A History of Doncaster Cinemas

The Beginning - 1896

Following the first film screenings in London 21st February 1896, commercial activity quickly developed and film shows soon spread rapidly across the country becoming a popular feature of fairgrounds.

Doncaster cinemas soon evolved from these when local fairground showmen and cinema pioneers gave the first film shows. This sequence of short films lasting only two or three minutes each, included ‘The Arrival of the Paris Express’ the public was immediately won over, the film, in which an express train charged into the centre of the film frame and seemingly straight into the audience allegedly prompted screams of excitement and alarm.


The ‘Bijou Picture Palace’ opened on Christmas Eve 1909 in Dolphin Chambers Market Place.


The age of  the Penny Gaffs had to close,  after a series of  disastrous fires throughout the  country, the Cinematograph Act of 1909 (effective from 1910) In order to enforce this each cinema had to be inspected and licensed by the local authority was passed and closed these temporary and sometimes notoriously dangerous premises.


In 1911 the demand for cinema was rewarded by the first purpose built picture house. ‘The Electra Palace’ in Frenchgate, on the site of Jackson’s Temperance Hotel. It had 630 seats and was owned by the Doncaster Electric Theatre Co Ltd.


On Monday, September 28th, 1914, came the official opening of the ‘Picture House’ in High Street a venture of Mr. A. L. Rhodes, designed by the architect E. H. Walker and was formally opened by the Mayor of Doncaster Councillor Patrick Stirling, during that afternoon.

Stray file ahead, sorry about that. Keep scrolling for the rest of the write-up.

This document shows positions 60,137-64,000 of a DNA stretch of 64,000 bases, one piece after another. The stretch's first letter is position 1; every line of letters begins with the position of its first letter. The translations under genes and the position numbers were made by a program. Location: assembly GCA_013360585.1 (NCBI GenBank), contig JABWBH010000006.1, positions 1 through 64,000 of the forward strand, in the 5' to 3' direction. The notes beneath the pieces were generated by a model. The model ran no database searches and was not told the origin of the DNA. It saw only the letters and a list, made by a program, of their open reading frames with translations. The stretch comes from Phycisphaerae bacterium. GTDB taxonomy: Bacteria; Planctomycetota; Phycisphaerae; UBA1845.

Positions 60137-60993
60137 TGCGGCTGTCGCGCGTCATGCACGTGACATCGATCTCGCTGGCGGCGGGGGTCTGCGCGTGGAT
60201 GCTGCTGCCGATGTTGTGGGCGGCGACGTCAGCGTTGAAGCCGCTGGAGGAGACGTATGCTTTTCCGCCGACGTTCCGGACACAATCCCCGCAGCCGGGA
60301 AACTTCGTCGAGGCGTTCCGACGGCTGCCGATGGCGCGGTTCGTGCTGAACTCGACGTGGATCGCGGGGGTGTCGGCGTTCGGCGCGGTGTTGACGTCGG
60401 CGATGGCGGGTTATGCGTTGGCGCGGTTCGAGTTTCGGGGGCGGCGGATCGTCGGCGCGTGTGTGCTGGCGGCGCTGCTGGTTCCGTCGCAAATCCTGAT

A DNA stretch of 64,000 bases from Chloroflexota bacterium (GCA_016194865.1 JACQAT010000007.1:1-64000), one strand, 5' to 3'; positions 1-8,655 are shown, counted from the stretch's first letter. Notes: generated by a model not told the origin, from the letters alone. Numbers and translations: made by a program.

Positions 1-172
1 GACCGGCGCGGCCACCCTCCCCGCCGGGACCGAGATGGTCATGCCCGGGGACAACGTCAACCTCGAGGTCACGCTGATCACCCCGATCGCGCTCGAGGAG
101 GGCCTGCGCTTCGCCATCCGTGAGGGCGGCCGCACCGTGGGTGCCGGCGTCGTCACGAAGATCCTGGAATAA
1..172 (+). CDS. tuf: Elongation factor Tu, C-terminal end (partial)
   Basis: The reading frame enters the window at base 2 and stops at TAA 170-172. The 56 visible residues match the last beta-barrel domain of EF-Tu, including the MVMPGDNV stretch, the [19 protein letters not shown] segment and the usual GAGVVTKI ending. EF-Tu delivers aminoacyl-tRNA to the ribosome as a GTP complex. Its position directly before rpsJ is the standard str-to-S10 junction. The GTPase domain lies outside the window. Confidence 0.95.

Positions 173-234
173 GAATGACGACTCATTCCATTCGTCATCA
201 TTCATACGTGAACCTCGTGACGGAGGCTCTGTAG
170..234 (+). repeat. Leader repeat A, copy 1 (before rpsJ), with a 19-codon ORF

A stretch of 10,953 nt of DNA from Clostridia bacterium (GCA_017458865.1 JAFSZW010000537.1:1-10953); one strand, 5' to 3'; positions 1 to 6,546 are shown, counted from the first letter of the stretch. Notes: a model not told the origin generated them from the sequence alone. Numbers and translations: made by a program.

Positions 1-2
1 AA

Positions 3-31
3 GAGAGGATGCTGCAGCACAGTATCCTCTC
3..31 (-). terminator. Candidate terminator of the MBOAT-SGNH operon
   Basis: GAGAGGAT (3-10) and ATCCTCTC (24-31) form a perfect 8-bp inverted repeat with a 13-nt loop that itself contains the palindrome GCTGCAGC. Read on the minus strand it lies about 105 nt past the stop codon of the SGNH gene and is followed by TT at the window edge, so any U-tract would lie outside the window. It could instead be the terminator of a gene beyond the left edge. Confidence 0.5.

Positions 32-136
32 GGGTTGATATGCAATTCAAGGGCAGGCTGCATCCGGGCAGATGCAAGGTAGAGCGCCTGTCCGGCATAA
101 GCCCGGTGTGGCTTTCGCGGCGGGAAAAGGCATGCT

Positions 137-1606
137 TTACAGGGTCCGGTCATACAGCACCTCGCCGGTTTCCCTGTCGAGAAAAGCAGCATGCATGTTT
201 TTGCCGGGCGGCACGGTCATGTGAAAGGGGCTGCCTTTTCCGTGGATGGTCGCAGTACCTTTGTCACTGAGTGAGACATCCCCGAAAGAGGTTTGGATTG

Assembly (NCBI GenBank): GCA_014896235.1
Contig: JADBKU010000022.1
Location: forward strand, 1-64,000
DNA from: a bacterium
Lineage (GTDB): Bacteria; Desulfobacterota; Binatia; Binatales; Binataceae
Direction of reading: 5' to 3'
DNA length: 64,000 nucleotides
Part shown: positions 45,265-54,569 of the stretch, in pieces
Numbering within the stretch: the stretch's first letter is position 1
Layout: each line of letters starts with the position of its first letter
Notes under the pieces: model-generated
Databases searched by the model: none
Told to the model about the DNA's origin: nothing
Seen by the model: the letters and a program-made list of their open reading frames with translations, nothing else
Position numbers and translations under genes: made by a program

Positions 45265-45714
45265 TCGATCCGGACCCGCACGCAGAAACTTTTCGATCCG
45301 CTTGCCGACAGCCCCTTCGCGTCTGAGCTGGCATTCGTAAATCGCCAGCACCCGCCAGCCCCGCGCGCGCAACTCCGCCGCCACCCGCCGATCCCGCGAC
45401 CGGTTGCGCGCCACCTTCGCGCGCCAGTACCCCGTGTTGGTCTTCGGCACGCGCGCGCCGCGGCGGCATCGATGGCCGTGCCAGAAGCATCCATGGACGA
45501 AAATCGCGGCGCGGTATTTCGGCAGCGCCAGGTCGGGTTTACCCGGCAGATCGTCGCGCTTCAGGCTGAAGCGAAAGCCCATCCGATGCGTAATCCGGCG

The auditorium seated 1,000 it had Egyptian-style detailing, tea lounges were in a separate interior, the Cafe-de-Luxe overlooking the High Street was also open to the public. Cloakrooms were provided for its patrons, and a public telephone was also installed.


The ‘Subscription Rooms’ opposite the end of Scot Lane, became the ‘Cinema House’ in 1919 when it was opened by Mr A L Rhodes on Thursday 11th December with Mary Pickford in ‘Eagle’s Mate’ and William Russell in ‘Hobbs in a Hurry’.

The Cinema House was intended by Mr Rhodes as a temporary picture house pending his development of the whole site between the Danum Hotel and the Mansion House as a cinema.



In 1920, the conversion of the 2,030 seat ‘Palace Theatre’ in Silver Street was followed by the  ‘South Parade Cinema’ built in Hallgate in 1920. It was restyled the ‘Majestic’ in 1922, at a time when the industry was just emerging from its infancy, In 1928 it was purchased by Provincial Cinematograph Theatres, which amalgamated into the Gaumont British Cinema Circuit.


The first suburban cinema was the Balby Cinema which opened 5th September 1921 with 720 seats.


In 1922 the ‘Arcadia’ opened in Waterdale, originally built for the use of straight plays, variety and revue, but in 1931 it was converted into a cinema with 789 seats.